|US8775254||Nov 21, 2012||Jul 8, 2014||James R. Birch||Integrated and synchronized cross platform delivery system|
|US8776115||Aug 5, 2009||Jul 8, 2014||Invidi Technologies Corporation||National insertion of targeted advertisement|
|US8781905||May 19, 2006||Jul 15, 2014||Jpmorgan Chase Bank, N.A.||System and method for transponder-enabled account transactions|
|US8782197||Jul 17, 2012||Jul 15, 2014||Google, Inc.||Determining a model refresh rate|
|US8793160||Sep 15, 2003||Jul 29, 2014||Steve Sorem||System and method for processing transactions|
|US8795076||Jul 10, 2013||Aug 5, 2014||Sony Computer Entertainment America Llc||Advertising impression determination|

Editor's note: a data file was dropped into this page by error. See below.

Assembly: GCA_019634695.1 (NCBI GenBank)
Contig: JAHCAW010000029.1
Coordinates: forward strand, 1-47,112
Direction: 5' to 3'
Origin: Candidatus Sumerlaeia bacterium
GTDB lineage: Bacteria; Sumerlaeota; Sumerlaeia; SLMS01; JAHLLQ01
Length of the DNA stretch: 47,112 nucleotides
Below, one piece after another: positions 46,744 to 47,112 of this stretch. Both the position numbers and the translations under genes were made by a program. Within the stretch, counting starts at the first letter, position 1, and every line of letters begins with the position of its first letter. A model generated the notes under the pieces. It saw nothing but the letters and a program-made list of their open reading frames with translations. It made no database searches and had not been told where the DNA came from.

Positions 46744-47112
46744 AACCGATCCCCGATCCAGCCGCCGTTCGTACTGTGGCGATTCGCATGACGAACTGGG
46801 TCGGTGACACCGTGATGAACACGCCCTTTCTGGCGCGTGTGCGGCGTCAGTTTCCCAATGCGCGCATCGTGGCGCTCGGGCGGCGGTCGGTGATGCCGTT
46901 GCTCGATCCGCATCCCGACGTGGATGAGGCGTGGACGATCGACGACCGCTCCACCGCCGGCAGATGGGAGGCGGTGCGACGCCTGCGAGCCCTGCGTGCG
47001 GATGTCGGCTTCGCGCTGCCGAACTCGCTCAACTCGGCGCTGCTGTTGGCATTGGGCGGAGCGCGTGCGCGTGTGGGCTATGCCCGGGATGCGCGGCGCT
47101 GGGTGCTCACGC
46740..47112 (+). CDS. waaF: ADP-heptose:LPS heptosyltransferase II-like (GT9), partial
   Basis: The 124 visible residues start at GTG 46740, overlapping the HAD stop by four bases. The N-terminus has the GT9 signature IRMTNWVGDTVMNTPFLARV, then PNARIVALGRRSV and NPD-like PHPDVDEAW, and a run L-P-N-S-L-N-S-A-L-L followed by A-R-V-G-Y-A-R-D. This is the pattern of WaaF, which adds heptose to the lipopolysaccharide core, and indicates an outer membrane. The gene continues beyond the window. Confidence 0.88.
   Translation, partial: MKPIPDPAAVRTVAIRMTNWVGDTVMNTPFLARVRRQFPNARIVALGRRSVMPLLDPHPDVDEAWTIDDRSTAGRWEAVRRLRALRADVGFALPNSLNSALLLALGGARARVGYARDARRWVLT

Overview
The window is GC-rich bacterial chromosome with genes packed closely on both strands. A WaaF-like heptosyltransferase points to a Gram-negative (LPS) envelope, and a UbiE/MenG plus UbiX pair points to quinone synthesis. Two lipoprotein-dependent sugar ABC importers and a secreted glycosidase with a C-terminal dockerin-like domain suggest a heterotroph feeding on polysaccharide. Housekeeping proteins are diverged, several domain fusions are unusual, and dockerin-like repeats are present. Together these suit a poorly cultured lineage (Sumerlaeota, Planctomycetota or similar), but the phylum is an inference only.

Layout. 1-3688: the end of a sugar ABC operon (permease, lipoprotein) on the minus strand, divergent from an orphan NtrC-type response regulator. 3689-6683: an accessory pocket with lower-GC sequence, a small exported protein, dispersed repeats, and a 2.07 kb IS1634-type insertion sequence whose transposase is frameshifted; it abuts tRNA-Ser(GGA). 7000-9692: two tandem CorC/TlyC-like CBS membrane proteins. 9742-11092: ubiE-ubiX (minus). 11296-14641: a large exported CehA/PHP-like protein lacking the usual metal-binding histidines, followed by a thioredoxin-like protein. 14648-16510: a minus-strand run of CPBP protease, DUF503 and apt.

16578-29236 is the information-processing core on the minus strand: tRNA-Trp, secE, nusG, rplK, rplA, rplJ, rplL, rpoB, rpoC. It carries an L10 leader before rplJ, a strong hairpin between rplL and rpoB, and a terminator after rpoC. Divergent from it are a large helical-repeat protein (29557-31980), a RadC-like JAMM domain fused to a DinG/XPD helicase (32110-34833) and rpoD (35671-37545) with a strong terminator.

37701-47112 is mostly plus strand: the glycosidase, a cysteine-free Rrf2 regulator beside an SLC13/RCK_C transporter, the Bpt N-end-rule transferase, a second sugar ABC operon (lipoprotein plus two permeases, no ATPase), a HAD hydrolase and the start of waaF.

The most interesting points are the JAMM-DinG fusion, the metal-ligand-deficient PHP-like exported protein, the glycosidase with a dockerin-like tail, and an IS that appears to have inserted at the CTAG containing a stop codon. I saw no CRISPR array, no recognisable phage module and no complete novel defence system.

|US8798519||May 8, 2009||Aug 5, 2014||Epals, Inc.||Object-based system and language for dynamic data or network interaction including learning management|
|US8800857||Sep 26, 2007||Aug 12, 2014||Jpmorgan Chase Bank, N.A.||System and method for crediting loyalty program points and providing loyalty rewards by use of an electronic tag|
|US8818871||Jun 21, 2002||Aug 26, 2014||Thomson Licensing||Method and system for electronic purchases using an intelligent data carrier medium, electronic coupon system, and interactive TV infrastructure|
|US8825520||May 10, 2011||Sep 2, 2014||Segmint Inc.||Targeted marketing to on-hold customer|
|US8825887||Mar 15, 2013||Sep 2, 2014||Single Touch Interactive R&D IP, LLC||System and method for routing media|
|US8837920||Sep 13, 2012||Sep 16, 2014||Prime Research Alliance E., Inc.||Alternative advertising in prerecorded media|
|US8838622||Jul 14, 2003||Sep 16, 2014||Cricket Media, Inc.||Method and system for monitoring and filtering data transmission|
|US8874465||Jul 16, 2012||Oct 28, 2014||Russel Robert Heiser, III||Method and system for targeted content placement|
|US8874589||Jul 16, 2012||Oct 28, 2014||Google Inc.||Adjust similar users identification based on performance feedback|